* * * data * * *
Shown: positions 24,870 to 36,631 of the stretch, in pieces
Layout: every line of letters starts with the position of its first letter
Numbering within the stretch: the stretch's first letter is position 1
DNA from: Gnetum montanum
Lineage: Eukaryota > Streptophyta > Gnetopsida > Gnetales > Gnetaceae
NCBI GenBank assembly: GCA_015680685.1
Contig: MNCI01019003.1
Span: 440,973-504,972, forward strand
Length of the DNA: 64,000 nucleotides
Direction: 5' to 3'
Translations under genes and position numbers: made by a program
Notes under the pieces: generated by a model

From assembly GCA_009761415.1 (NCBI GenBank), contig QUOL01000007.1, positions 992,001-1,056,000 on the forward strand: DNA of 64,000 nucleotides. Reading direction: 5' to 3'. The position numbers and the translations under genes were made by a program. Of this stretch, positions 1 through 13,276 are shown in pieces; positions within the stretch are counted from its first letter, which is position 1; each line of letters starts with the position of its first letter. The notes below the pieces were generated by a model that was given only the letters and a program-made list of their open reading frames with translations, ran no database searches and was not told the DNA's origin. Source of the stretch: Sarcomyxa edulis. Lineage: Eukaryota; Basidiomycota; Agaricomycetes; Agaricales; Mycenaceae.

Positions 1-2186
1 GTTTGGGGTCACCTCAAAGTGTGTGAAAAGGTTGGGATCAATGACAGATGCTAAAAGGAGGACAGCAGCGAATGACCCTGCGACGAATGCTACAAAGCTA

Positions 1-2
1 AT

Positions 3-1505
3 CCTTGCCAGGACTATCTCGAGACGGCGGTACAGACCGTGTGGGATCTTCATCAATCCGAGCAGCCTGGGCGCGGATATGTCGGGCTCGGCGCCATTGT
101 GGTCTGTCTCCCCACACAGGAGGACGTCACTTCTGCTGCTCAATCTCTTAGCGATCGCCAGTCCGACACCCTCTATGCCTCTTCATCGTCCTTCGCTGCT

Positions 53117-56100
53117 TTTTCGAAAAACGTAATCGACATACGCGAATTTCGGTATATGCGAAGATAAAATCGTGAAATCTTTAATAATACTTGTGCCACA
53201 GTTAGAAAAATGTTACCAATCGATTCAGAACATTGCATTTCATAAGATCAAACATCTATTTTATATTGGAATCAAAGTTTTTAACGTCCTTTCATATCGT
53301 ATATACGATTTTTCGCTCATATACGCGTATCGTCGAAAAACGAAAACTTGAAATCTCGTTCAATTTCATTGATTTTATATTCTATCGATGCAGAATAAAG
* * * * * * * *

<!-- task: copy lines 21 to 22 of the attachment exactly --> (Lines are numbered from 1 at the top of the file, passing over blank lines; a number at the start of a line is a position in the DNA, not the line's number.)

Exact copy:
Positions 53117-56100
53117 TTTTCGAAAAACGTAATCGACATACGCGAATTTCGGTATATGCGAAGATAAAATCGTGAAATCTTTAATAATACTTGTGCCACA